Undergraduate Research

What is it?

Undergraduate research is an excellent opportunity to engage in biology by performing independent research with faculty in our department or in departments affiliated with UofL. Independent research usually involves a multi-semester project in which students have a distinct project on which they are working. Research does not entail washing dishes in someone’s lab or performing grunt work for other members of the research lab but rather is designed for students to perform research in their area of interest.

Who should do it?

Those who should consider doing undergraduate research are primarily those interested in pursuing research post-graduation such as those intending on pursuing their M.S. or Ph.D. degrees either alone or in conjunction with an M.D. (MD/PhD) or D.M.D. (DMD/PhD) degree. Also, students that are curious and might be interested in performing research should try independent research. 

Students should have blocks of time during the week that they can engage in research without it interfering with their course work. If you don’t have several 2-3 hour blocks of time during the week, perhaps waiting another semester would be a better choice.

All students from any major can apply to do independent research. However, priority is usually given to those in the Biology major or prospective Biology majors. Freshman and sophomores are encouraged to apply.

How do I start?

Students interested in performing undergraduate research should review the websites of faculty members in the Biology Department or in departments on the Health Science Campus. Students should contact faculty members directly through email . When composing an email, don’t send out a blanket email to many professors. Instead, we suggest individualizing your email to each professor you write to explain how the research in their lab meshes with your future career goals. You should also include an unofficial transcript as an email attachment.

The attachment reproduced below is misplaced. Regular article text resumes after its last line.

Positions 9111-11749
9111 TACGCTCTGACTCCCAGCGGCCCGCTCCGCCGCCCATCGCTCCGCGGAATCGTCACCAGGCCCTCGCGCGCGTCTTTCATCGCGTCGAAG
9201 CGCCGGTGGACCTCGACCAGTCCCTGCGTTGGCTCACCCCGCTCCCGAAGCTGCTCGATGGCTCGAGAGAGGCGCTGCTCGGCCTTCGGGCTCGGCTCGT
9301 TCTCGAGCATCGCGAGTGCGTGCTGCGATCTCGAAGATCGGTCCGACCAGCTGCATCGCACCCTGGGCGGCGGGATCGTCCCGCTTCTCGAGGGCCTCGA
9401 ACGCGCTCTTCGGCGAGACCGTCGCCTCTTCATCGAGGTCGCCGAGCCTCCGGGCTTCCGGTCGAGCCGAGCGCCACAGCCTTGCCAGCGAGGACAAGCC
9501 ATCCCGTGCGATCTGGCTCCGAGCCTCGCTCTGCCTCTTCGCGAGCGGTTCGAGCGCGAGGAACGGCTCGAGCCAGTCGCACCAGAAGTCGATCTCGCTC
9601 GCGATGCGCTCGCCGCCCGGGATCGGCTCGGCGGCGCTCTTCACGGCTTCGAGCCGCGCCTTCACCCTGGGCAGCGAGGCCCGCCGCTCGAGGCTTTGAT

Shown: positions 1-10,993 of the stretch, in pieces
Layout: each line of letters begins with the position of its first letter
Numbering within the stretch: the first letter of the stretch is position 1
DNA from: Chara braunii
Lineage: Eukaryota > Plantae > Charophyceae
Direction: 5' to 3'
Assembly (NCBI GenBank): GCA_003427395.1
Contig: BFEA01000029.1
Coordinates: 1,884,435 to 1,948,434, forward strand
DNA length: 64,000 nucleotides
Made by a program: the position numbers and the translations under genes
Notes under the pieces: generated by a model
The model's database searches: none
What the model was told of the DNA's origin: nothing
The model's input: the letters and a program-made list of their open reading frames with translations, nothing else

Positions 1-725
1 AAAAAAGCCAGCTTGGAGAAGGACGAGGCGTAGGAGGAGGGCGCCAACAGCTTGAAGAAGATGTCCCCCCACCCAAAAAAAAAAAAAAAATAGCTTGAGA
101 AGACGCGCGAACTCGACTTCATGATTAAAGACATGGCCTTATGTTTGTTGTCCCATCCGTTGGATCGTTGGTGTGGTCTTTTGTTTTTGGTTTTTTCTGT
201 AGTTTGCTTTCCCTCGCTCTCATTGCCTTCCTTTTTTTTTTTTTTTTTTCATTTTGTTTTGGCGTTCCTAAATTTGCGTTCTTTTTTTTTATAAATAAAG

Note that some professors will not answer your email as they are not looking for new students or do not accept undergraduate students. We suggest you write to several professors whose research looks interesting to you to increase your chances of finding a lab.

Students interested in working with professors in other departments or on other University of Louisvile campuses can do so for course credit in Biology. To do this, you will need a Biology faculty member as a co-mentor.  There are a number of other departments in the university whose faculty might be suitable mentors. 


For course credit, expect paperwork.  Once you have come to an agreement with a mentor about a project and its expectations, download an independent study form from the College of Arts and Sciences site. When it is completed and signed, return it to the Biology Department office.  This is necessary in order for you to register for a research course for credit.

What should I expect?

Undergraduate research can be done on a voluntary basis, for course credit (common), or for pay (rare). Most students performing research do so at first through a voluntary basis. This is to get students trained in the beginning on the general techniques required.

Some professors may require you to take course credit; others won’t let you take course credit until you have been in the lab for a while. Some faculty members require at least a year long commitment before they agree to have you in the lab because it takes a long time to be trained; others may have shorter one semester projects that anyone can do. Procedures are very dependent on the individual faculty member, so make sure to understand the expectations of the professor prior to agreeing to be in a lab.

For students engaged in research for credit (BIOL 404, 405, 406), additional expectations are that you will produce some product at the end of the semester in which you are enrolled (beyond standard notebooking practices.) This could consist of a poster presentation, a scientific manuscript in a format suited for publication, a presentation at a scientific meeting, or an honor’s thesis.